BREAKING 13.00 SECONDS
A PRACTITIONER’S GUIDE
Stephen Francis – Jamaica
(Presented at the 2004 NACACTFCA Congress in Bonaire)
Thirteen seconds has traditionally been an important barrier in the life of the developmental female hurdler. It sits at the crossroads. It is a sign that participation at the elite level of the event is possible. It indicates that the hurdler’s dream is not far off.
By breaking 13.00 seconds, the hurdler shows potential to earn at the event in the near future. She is now a possibility for participation on the European circuit. She has achieved the “A” standard for the World Championships. She has met the “B” standard for the Olympic Games (the “A” standard was a ridiculously high 12.95 in 2004.)
What are the ingredients of a sub-13 hurdler? How does one go about transforming a 13.20 or slower hurdler to a sub-13.0 hurdler? I present to your today a guidebook for success. A set of proposals that when put together can transform a hurdler of reasonable talent to a near elite hurdler. The main chapters of the guidebook are:
- Start and Acceleration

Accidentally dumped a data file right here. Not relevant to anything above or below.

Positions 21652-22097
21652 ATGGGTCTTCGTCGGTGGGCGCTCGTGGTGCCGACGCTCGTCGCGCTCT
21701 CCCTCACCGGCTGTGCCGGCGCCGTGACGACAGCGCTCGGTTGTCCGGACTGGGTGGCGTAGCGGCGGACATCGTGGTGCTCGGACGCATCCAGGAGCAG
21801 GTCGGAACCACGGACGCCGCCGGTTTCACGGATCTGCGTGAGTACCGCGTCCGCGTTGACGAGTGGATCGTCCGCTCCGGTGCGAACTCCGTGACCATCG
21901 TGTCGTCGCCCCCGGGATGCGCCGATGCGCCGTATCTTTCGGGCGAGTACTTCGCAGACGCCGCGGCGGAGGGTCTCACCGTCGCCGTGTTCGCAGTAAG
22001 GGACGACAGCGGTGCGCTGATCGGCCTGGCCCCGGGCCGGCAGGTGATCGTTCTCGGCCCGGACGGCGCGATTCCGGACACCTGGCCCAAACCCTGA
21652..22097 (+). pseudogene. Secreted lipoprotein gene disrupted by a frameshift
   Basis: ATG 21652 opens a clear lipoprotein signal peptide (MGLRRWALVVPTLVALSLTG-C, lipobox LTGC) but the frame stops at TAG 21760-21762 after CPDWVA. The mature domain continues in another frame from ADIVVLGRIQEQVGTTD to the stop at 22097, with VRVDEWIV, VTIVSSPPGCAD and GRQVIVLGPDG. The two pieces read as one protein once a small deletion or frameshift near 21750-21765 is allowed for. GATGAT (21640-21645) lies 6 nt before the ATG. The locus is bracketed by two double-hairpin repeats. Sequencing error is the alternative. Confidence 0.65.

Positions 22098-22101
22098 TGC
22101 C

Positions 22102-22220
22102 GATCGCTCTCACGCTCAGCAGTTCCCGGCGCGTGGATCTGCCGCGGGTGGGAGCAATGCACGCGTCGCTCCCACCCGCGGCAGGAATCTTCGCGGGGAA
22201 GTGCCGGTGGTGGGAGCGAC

- Speed Endurance
These should be the main areas of focus for the hurdler and her coach. Improvement in any of these areas will probably lead to improvement in the PB of the athlete. Improvement in all four will lead to huge gains.
SPEED DEVELOPMENT AND THE 100M HURDLES
Speed development is the most important aspect of 100 meters hurdles training. Many coaches see the women’s 100 meters hurdles as a mirror of the men’s meters meter hurdles, but in fact it is vastly different. In the men’s event, because of the higher relative height of the hurdles, technique and height become more important considerations. In the women’s hurdles the most important factor is speed. As a matter of fact, if one were to compare the techniques of the top women hurdlers against that of the top men, the women would come out very poorly. Most top women hurdlers have very poor knee drive to the hurdle on approach, an incomplete trail leg carry over the hurdle, and poor arm action during hurdling. Yet they manage to be among the very best in their event. Men do not have that luxury. The very best hurdlers are also the very best technicians in the event.
Looking at the 100 meters hurdles empirically, one will see that most top class hurdlers are almost guaranteed to be world class sprinters. To break 13.00 over 100 meters hurdles, the hurdler must be capable of running 11.75 seconds or better over 100 meters.
What is the implication of this for preparation? In general, the 100 meters hurdlers should train as if they were 100 meters sprinters for most of the training microcycle.
Obviously, time must be spent refining the hurdling technique, but how much time?
And what specifically must the time be spent on? I propose that the focus of the coach and athlete should be in the following three areas:
- The speed of the lead leg
- The length of the trail leg
- The positioning of the trail arm.